Wednesday, September 25, 2013

Uzbekistan: Journalist Forcibly ‘Disappeared

Source: Human Rights Watch

Detention Appears to Be Retaliation for Independent Journalism

(New York) – Uzbek authorities should immediately disclose the fate and whereabouts of Sergei Naumov, an independent journalist who disappeared after being detained by the authorities on September 21, Human Rights Watch said. The authorities should afford him full due process rights if he is in detention. The case of Sergei Naumov, who was last heard from in police custody on September 21, highlights the Uzbek government’s continuing crackdown on independent journalists and peaceful civil society activists, and its attempts to stifle independent monitoring.

“The brutal practice of ‘disappearing’ government critics is a terrible blight on Uzbekistan’s already abysmal human rights record,” said Steve Swerdlow, Central Asia researcher at Human Rights Watch. “The enforced disappearance of an independent journalist is going to cause the criticism to swell, not to stop.”

Uzbek authorities should immediately reveal Naumov’s whereabouts and, if he’s still in custody, either release him or bring formal charges against him, Human Rights Watch said.

Naumov, 50, is an award-winning independent journalist and a contributor to several independent media outlets, including the Institute for War and Peace Reporting (IWPR),, and Based in Urgench in northwestern Uzbekistan, Naumov is known for his willingness to address politically sensitive issues in his work. He has collaborated closely with human rights activists on a number of multimedia projects.

In the days preceding his disappearance, Naumov had been shooting video footage in local cotton fields about the government’s practice of forcing over a million children and adults to pick cotton during the annual harvest, from mid-September to early November. Representatives of the International Labour Organization (ILO) are currently in Uzbekistan to monitor its compliance with ILO conventions banning the use of child labor.

Witnesses told activists that police officers from the Urgench police station came to Naumov’s home on September 21, claiming they had been sent in response to an allegation that Naumov had stolen a gold necklace from an unnamed woman and telling Naumov that he could face up to seven years in prison for theft. At around 7 p.m., Naumov sent a text message to a colleague at the IWPR to say that he was at the local police station and that, “I have a problem.” All subsequent attempts to reach him on his cell phone have been unsuccessful. Over the past three days, local rights activists have visited police stations and the offices of the prosecutor-general and security services in his home region to determine his whereabouts. All officials have denied that they had arrested him or were holding him.

Under international law, authorities commit an enforced disappearance when they refuse to acknowledge holding someone in custody or conceal the person’s fate or whereabouts, thereby placing them outside the protection of the law. “Disappearances” increase the likelihood of torture or other ill-treatment, Human Rights Watch said.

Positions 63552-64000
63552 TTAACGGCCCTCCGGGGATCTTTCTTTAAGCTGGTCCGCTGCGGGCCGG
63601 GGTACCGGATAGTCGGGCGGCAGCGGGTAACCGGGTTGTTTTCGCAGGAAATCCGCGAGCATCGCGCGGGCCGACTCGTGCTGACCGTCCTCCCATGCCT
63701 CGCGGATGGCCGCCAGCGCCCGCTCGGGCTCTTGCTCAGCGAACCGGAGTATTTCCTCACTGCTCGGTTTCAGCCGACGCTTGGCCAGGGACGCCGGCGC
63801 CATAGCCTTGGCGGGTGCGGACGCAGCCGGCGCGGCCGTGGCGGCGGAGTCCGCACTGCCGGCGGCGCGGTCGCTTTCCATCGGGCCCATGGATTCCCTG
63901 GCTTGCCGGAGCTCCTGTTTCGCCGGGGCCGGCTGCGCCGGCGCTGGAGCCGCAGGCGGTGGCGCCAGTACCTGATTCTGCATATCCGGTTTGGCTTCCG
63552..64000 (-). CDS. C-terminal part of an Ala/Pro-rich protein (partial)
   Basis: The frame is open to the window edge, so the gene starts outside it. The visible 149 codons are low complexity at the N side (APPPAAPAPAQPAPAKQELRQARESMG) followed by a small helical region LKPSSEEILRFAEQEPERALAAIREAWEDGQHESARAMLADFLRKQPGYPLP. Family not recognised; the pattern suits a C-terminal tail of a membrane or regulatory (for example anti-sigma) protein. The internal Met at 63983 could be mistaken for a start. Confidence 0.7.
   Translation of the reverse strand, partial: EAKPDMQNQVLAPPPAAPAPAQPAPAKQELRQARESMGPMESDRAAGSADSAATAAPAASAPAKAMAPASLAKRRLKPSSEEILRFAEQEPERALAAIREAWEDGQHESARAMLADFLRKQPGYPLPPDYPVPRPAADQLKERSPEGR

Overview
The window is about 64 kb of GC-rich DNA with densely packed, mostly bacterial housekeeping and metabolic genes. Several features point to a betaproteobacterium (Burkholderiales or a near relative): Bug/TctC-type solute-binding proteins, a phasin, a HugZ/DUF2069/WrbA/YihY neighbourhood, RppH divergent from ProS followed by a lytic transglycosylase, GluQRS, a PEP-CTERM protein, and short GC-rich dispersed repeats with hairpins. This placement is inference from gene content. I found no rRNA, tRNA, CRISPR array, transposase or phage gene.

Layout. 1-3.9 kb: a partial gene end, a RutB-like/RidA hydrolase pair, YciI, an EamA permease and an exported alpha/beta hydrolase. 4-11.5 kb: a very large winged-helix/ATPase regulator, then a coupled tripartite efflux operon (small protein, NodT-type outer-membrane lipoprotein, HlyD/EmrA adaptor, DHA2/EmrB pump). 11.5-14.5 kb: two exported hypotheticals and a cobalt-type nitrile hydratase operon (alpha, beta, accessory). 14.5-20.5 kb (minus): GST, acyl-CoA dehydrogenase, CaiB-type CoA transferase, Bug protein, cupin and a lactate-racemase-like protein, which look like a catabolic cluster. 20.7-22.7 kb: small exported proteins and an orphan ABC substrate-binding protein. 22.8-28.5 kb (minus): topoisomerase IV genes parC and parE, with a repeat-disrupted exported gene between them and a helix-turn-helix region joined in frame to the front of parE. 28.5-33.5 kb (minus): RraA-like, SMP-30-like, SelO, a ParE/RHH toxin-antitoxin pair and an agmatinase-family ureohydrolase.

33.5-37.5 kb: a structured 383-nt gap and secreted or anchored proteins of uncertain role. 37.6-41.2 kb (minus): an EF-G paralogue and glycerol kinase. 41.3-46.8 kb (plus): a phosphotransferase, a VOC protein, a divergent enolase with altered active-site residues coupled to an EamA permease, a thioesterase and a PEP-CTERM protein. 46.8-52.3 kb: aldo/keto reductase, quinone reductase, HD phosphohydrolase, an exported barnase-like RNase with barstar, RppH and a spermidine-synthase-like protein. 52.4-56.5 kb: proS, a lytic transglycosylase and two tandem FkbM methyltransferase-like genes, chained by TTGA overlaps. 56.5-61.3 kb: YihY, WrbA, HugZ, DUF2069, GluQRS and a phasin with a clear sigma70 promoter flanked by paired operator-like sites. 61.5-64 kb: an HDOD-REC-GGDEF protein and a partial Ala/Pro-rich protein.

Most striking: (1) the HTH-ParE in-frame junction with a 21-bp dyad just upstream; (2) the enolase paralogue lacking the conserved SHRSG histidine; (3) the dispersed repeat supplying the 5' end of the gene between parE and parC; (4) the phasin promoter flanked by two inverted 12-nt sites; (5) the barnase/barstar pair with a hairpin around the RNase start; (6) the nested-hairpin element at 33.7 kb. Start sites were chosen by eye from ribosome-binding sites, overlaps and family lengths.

Naumov’s close colleagues told Human Rights Watch they fear that Naumov, like many independent journalists and human rights defenders, has been detained to prevent him from carrying out his journalistic work, in his case specifically during the cotton harvest when ILO monitors are present in the country.

His colleagues also told Human Rights Watch that security services had warned him in recent months to stop his independent reporting. Naumov was most recently detained for an interrogation on August 30 when returning from Nukus, Karakalpakstan, where he had been reporting on one family’s protest of their forced eviction from their home.

“Sergei Naumov’s detention bears all the hallmarks of an illegal, enforced disappearance and appears aimed at silencing his independent reporting,” Swerdlow said.

Well over a dozen human rights defenders and numerous independent journalists and opposition activists are in prison in Uzbekistan in retaliation for their work or criticism of the government. Many activists are in serious ill-health and have been tortured in pretrial custody or in prison.

Naumov’s case is part of a pattern in which Uzbek authorities hold government critics in unacknowledged custody. In June, security services detained Hasan Choriev, father of the leader of the peaceful political opposition party Birdamlik (“Solidarity”) at his home and held him in unacknowledged custody for several weeks.

In September 2012, during the peak of the cotton harvest, authorities beat and held in unacknowledged custody Uktam Pardaev, a rights activist well known for reporting on police abuses, torture, and forced labor. After his release 15 days later, Pardaev told Human Rights Watch he believed he was arrested to prevent him from monitoring the rights of the children and adults forced to carry out the harvest.

Uzbek authorities should grant Naumov immediate access to independent counsel and allow him to contact close relatives and friends.

“Uzbekistan’s international partners, including the United States and the European Union, are by now extremely familiar with the Uzbek government’s pattern of stamping out independent journalism and human rights monitoring,” Swerdlow said. “The question now is how forcefully they will choose to condition their relationships with Tashkent on Uzbekistan immediately ending these egregious abuses.”